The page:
Chronic administration of SDD in drinking water did not affect survival or produce clinical signs of toxicity in rats or mice. We observed exposure-related reductions in body weight gain and water consumption for rats and mice in the highest exposure groups and attributed these changes partly to poor palatability of the dosed water. Several lines of evidence suggest that the animals were not dehydrated, including analysis of the water consumption data normalized to body weight and the complete lack of clinical observations or hematologic or clinical chemistry effects (NTP 2008a) that typically indicate dehydration.

The NTP concluded that the exposure concentration-related significant increases in epithelial neoplasms of the upper alimentary tract (oral cavity) in male and female rats and of the lower alimentary tract (small intestine) in male and female mice provided clear evidence of carcinogenic activity of SDD in male and female rats and mice. We based this conclusion on the increased neoplasm incidences relative to concurrent controls and the rarity of these neoplasms (Tables 2 and 3) in historical controls. In both rats and mice, this conclusion was strengthened by similarities between the sexes. We observed no increases in nonneoplastic histopathologic lesions in either species suggestive of overt tissue damage due to the oxidant properties of Cr(VI).

We observed obvious species differences in the target tissues for the development of neoplasms between rats and mice. Of the 21 chemicals that have caused neoplasms of the oral cavity in NTP studies, none produced these neoplasms in male mice and only one, 1,2,3-trichloropropane (NTP 1993), produced oral cavity neoplasms in female mice, demonstrating a greater sensitivity to the development of oral cavity neoplasms in rats relative to mice. Although slightly more common in rats, exposure-related increases of small intestine neoplasms in NTP studies are relatively rare in both species. The 2-year study of captan (National Cancer Institute 1977) is the only other study performed by the NTP in B6C3F1 mice in which both benign and malignant intestinal neoplasms of epithelial origin have been definitely attributed to chemical exposure (Shackelford and Elwell 1999).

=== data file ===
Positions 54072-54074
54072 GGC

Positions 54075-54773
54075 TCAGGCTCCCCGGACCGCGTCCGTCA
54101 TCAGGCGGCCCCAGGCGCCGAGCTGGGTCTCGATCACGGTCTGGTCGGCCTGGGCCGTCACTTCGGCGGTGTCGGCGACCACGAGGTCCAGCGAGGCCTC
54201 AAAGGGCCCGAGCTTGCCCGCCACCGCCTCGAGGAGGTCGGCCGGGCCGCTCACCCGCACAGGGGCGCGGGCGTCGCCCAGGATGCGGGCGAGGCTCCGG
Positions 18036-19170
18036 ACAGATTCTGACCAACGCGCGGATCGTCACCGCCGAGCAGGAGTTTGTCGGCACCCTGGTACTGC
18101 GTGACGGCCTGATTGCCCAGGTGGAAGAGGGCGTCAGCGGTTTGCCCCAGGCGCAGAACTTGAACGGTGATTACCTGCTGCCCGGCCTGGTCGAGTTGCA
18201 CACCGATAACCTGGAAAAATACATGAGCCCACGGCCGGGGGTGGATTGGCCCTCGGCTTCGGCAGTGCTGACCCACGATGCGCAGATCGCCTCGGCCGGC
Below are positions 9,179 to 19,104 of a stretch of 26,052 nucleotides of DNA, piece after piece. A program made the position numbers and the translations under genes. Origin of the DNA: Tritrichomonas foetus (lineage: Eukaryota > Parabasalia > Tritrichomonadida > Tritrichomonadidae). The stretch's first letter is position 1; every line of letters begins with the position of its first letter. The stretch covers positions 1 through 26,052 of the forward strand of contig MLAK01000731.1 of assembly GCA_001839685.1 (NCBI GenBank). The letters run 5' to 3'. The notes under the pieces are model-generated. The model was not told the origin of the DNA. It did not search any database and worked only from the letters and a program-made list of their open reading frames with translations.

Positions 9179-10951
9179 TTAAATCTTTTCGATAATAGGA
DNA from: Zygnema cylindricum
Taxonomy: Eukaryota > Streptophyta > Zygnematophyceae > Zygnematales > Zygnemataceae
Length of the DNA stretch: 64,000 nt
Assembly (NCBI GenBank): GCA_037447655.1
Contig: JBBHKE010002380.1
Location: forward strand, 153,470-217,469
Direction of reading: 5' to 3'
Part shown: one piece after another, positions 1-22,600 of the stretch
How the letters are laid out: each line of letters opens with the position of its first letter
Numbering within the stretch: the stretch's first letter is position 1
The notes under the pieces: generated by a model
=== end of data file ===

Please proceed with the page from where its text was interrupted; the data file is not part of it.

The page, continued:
Although the induction of neoplasms after exposure to SDD was limited to the alimentary tract, other data, including the toxicity to the erythron, provided evidence of systemic exposure and toxicity in male and female rats and mice exposed to Cr(VI) for 2 years. We also observed these lesions in the 3-month studies (NTP 2007).

As part of the NTP 2-year studies on SDD (NTP 2008a) and chromium picolinate monohydrate (CPM) (NTP 2008b), which contains trivalent chromium [Cr(III)], total chromium content was determined in selected tissues and excreta of additional groups of male rats and female mice; these data will be presented in detail in an additional report. The goal of these studies was to examine the tissue uptake and distribution of Cr(VI) and Cr(III). Because Cr(VI) is reduced to Cr(III) both intracellularly and extracellularly and because analytical methods for the separate analysis of Cr(VI) or Cr(III) in biological samples are not available, the speciation of the tissue chromium after exposure to Cr(VI) was inferred by comparing total chromium concentrations in tissues of rats and mice exposed to similar doses of Cr(VI) or Cr(III). After oral exposure to Cr(VI), chromium accumulation was correlated with exposure concentration and duration in several tissues (NTP 2008a). Similar doses of Cr(VI) and Cr(III) resulted in significantly higher tissue chromium concentrations with Cr(VI), indicating that chromium was absorbed and distributed to tissues of rats and mice as Cr(VI); these data are consistent with previous studies (Costa 1997; Costa and Klein 2006). The tissue concentration data were consistent with linear or supralinear (decreasing rate of response with increasing dose) dose responses. In the present studies, neither the oral cavity nor the small intestine was collected for total chromium analysis. However, other reports suggest that Cr(VI) is also likely to be absorbed in the small intestine to a greater extent than Cr(III) (Donaldson and Barreras 1966; Febel et al. 2001).